New method to analyze minerals under terrestrial and Martian atmospheric conditions
A research team from the University of Málaga has validated the use of a system for more accurate detection of compounds in rocks by fusing different types of data obtained with the same laser technology that provides immediate information from small samples. The research has been carried out in the laboratory simulating the atmospheric conditions of Earth and Mars.
The technology used to improve the definition of the atomic composition of rocks, known as laser-induced breakdown spectroscopy (LIBS), consists of the emission of a light beam that transforms the state of matter from solid to plasma. In just one millionth of a second, the system captures the emission of the elements that make up the sample.
At the same time as the change of matter occurs, an acoustic wave originates from the detonation of the mineral. The experts involved in this study have fused spectral information and that provided by the propagation of sound to obtain more reliable data. In the article "LIBS-Acoustic Mid-Level Fusion Scheme for Mineral Differentiation under Terrestrial and Martian Atmospheric Conditions" published in the journal Analytical Chemistry, these experts confirm that this model for the analysis of materials achieves a better definition of the compounds in less time and at a scale of analysis approaching the attogram, i.e. an amount of mass equivalent to that of a virus.
In comparison with the results obtained with LIBS or the acoustic dataset separately, the results provided by the new system improves the information from 90% and 77% respectively to 92% for Earth atmospheric conditions, and from 85% and 81% to 89% for Mars.
In other words, the new system manages to improve the results of the analysis by including the acoustic data of the laser intervention from a very small sample and in real time. "We demonstrate for the first time that the acoustic wave generated by the laser on the sample can be used to create a statistical descriptor and to improve the capacity of LIBS for rock differentiation," Javier Laserna, a researcher at the University of Málaga and one of the authors of the article, tells Fundación Descubre.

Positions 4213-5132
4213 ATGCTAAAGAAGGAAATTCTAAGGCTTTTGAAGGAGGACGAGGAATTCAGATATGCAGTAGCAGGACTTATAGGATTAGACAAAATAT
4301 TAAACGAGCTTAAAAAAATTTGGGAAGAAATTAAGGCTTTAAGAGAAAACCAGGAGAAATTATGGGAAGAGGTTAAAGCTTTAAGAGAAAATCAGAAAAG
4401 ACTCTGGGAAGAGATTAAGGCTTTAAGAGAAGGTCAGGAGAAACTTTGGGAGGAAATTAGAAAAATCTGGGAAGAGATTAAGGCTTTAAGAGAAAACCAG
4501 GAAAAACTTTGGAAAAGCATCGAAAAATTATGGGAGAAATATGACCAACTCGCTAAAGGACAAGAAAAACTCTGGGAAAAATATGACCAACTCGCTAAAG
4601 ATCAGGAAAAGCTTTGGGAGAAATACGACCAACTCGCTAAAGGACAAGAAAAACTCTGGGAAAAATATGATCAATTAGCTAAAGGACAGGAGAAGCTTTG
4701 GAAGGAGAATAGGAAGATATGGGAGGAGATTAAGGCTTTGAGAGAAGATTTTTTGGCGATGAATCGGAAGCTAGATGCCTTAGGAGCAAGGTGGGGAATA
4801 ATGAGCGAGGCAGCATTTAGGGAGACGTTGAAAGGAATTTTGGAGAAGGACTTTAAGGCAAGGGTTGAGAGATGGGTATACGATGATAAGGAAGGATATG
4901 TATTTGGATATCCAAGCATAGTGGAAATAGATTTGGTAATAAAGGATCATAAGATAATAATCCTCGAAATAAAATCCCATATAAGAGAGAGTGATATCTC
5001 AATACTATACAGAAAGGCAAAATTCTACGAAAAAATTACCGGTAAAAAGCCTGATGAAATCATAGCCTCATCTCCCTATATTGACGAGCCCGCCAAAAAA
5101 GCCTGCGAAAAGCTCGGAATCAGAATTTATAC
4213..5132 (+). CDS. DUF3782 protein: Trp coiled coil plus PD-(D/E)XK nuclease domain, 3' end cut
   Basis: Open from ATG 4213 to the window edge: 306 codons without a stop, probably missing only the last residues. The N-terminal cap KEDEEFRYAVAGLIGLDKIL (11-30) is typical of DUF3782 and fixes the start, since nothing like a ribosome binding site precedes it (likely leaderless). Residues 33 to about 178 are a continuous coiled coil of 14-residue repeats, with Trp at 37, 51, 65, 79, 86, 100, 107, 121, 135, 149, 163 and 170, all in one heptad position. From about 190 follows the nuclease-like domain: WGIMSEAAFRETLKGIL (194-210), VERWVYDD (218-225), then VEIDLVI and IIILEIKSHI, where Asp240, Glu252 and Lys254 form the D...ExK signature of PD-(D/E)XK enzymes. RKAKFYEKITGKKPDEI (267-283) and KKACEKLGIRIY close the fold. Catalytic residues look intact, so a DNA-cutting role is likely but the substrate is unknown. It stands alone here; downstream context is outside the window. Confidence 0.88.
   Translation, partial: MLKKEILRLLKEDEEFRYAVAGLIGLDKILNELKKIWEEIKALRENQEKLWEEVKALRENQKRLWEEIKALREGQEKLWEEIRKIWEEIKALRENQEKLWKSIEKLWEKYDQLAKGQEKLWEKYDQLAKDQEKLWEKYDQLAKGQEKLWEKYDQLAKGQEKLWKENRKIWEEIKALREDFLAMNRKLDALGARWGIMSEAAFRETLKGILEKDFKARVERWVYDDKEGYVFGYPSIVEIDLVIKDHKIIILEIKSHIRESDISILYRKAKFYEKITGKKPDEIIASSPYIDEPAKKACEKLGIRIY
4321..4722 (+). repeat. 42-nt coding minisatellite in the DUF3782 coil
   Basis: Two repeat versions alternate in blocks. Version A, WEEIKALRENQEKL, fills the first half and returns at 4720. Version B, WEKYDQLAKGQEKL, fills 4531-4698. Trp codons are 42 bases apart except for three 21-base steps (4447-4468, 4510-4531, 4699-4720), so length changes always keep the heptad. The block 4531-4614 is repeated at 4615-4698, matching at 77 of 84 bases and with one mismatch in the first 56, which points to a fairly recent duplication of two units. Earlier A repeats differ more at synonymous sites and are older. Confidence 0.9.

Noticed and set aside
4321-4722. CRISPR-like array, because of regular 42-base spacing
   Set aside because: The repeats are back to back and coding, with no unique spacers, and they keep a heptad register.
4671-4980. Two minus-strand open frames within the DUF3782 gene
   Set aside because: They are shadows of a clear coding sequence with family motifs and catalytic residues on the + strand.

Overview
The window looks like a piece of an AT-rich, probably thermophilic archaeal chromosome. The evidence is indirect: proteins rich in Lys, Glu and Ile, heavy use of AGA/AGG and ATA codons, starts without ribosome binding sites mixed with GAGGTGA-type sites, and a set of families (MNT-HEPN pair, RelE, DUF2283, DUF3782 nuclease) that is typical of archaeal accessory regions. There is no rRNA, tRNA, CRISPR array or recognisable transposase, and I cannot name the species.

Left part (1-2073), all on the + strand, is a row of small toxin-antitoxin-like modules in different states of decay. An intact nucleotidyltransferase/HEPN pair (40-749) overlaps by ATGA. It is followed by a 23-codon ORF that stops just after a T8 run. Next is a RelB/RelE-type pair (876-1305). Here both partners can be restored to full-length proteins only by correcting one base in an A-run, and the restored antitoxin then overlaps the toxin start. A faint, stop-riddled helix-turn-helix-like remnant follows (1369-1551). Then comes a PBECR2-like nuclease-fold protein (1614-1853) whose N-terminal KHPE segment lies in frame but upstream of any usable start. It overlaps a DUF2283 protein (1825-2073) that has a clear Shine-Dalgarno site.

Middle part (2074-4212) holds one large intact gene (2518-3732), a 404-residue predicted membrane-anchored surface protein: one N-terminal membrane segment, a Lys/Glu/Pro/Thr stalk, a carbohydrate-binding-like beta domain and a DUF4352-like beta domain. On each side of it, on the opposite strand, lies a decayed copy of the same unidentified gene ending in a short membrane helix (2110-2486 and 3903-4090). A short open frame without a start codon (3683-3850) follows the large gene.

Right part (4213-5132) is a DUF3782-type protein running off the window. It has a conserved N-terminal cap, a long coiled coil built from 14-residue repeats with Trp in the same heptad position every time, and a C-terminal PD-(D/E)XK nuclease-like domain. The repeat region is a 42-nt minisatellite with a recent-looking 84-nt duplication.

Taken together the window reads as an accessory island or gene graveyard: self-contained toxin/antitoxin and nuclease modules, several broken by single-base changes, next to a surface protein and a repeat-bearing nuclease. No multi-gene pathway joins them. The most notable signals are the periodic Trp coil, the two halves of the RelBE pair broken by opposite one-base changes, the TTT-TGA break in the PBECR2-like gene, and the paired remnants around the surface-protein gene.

Fusion cuisine with LIBS
LIBS is widely used by the scientific community to determine the composition of rocks, minerals and soils under different conditions because of its high performance, immediacy and reliability. However, experts have gone a step further by simultaneously assessing the acoustic response input provided by laser-induced plasmas. In this way, they are able to identify geological samples much more accurately.
Specifically, the researchers selected two groups of minerals, six rich in iron and six rich in calcium. The initial hypothesis was that the elemental composition should generate very similar LIBS spectra within each group. These elements are abundant in the solar system and have been detected both in meteorites of Martian origin and in materials analyzed on the planet itself.
Calcium in particular is one of the main components in rock formation, and its presence and arrangement provides relevant information for studying the origin of the planets Mercury, Venus, Earth and Mars.
The process for obtaining the LIBS data and the acoustic responses is achieved from the same test, which consists in applying a laser to the sample. However, the information they yield is completely different. In LIBS, the signal comes mainly from atoms that have undergone a process of fragmentation, atomization, ionization and excitation. In other words, the matter is transformed into plasma and the atoms are made available for analysis. In the case of acoustic information, the wave is generated by the expansion of the plasma in the atmosphere. Therefore, the combination of the two provides complementary information to extract new data that more clearly identifies the different elements and their arrangement.
This model could be of great interest for the analysis of materials in complex environments, for example, those carried out in other atmospheres, such as explorations of Mars or at great ocean depths. The experts are continuing their studies to improve the implementation of this technique in open environments, since the presence of echoes or interference can alter the acoustic signal and modify the values. They also plan to improve the data obtained in the atmosphere of Mars by using more sensitive microphones.